Daiichi accident caused by tsunami not earthquake, Japanese regulator concludes

21 July 2014

An interim report by the Japanese regulator about the Fukushima Daiichi nuclear power plant disaster concludes that plant safety systems were damaged by the tsunami, not the earthquake.

The distinction is important because critics have argued that the plant was damaged because it was unable to withstand a strong earthquake, which is relatively common on the volcanic islands.

Kyodo News said that separate investigations by TEPCO, the government, the legislature (Diet) and the private sector differ in some parts.

The NRA investigated seven points in particular that were also investigated by the Diet, according to a translated version of slides from a presentation based on the NRA report:

  1. Minor water leaks at unit 1
  2. Loss of function in emergency power supply at unit 1
  3. Fourth-floor flood at unit 1
  4. Breaking of safety valve and minor water leaks at unit 1
  5. Operability of Unit 1's isolation condenser
  6. Generation of white smoke and the possibility of criticality at unit 3 spent fuel pool
  7. Hydrogen explosion at unit 4

A report in the Ashai Shimbun newspaper said that for example with regard to unit 1, which was perhaps most damaged in the accident, of key importance was the lack of successful operation of the isolation condensers, which should have cooled its containment in an emergency.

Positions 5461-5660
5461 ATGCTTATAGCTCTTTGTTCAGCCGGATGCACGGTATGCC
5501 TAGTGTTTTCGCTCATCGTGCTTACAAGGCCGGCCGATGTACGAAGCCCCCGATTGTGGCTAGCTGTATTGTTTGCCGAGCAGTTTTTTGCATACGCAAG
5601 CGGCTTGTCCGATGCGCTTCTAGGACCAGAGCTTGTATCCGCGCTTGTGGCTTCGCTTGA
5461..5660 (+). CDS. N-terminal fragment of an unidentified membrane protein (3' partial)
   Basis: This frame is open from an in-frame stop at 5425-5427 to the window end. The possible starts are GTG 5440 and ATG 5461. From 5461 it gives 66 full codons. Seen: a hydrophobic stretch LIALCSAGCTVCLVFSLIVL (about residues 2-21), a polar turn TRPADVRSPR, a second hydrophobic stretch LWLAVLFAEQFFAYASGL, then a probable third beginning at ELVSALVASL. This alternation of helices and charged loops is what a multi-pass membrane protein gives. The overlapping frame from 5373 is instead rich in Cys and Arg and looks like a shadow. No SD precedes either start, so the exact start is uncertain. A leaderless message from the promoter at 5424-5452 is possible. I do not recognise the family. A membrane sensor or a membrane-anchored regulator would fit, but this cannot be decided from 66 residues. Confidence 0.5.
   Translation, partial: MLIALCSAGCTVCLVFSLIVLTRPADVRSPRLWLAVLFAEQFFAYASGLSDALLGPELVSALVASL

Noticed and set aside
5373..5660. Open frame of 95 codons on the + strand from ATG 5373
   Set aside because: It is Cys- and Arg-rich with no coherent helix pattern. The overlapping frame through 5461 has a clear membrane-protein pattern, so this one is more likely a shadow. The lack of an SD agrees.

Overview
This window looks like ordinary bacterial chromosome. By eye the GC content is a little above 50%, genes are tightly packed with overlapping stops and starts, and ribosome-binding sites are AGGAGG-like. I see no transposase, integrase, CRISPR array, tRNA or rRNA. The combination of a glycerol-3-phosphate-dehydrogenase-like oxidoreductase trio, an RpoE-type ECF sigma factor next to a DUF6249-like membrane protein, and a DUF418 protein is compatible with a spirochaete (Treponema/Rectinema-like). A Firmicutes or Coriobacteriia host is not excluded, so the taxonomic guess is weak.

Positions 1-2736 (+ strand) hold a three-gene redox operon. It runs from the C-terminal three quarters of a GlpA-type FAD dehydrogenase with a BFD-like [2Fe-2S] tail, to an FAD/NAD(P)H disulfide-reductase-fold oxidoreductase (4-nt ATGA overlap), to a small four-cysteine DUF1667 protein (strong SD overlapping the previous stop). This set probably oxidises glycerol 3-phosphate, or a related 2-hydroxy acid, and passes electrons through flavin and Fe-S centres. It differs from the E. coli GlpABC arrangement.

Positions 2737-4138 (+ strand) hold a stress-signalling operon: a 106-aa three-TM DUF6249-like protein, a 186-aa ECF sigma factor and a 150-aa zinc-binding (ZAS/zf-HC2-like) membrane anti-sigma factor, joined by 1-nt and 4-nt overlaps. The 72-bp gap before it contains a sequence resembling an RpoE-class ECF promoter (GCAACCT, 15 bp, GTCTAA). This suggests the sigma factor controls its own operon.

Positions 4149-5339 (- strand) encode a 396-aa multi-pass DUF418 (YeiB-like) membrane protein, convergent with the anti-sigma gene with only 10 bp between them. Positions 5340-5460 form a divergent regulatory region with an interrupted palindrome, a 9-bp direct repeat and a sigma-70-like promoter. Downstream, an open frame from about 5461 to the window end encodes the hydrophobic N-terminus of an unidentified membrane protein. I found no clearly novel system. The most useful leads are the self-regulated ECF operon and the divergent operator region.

It said that workers reported water leaks on the unit 1 fourth floor before the tsunami hit, suggesting that the ICs might have been damaged by the earthquake. However, the NRA argued that this water had sloshed out of the spent fuel pool.

As regards offsite emergency power sources, data from TEPCO suggested that they were also lost because of the tsunami.

The white smoke came from the unit 3 reactor, not the spent fuel pool, and that there was no possibility of spent fuel pool criticality, according to the translated NRA slides.

The explosion at unit 4 was probably caused by hydrogen gas generated by unit 3 containment venting and inadvertently sucked into the unit 4 ventilation system. First, it said that TEPCO's hypothesis that gas from unit 3 flowed to unit 4 was 'reasonable', second said that the unit 4 explosions would have required at least 400kg of hydrogen, and third that the amount of hydrogen generated by the spent fuel pool could not have been the main source of hydrogen for the explosion.

According to the Asahi Shimbun the NRA will interview members of the Diet's Fukushima Nuclear Accident Independent Investigation Commission, and then release a final report. It did a site investigation in March 2013.

It also said that the IAEA is due to release a report on the accident at the end of the year.

Independent of these two reports, in November European publisher Springer is releasng the final report of the Atomic Energy Society of Japan on the Fukushima Daiichi nuclear accident.


Picture: A view of the unit 1 isolation condensers from A TEPCO Fukushima Daiichi investigation video



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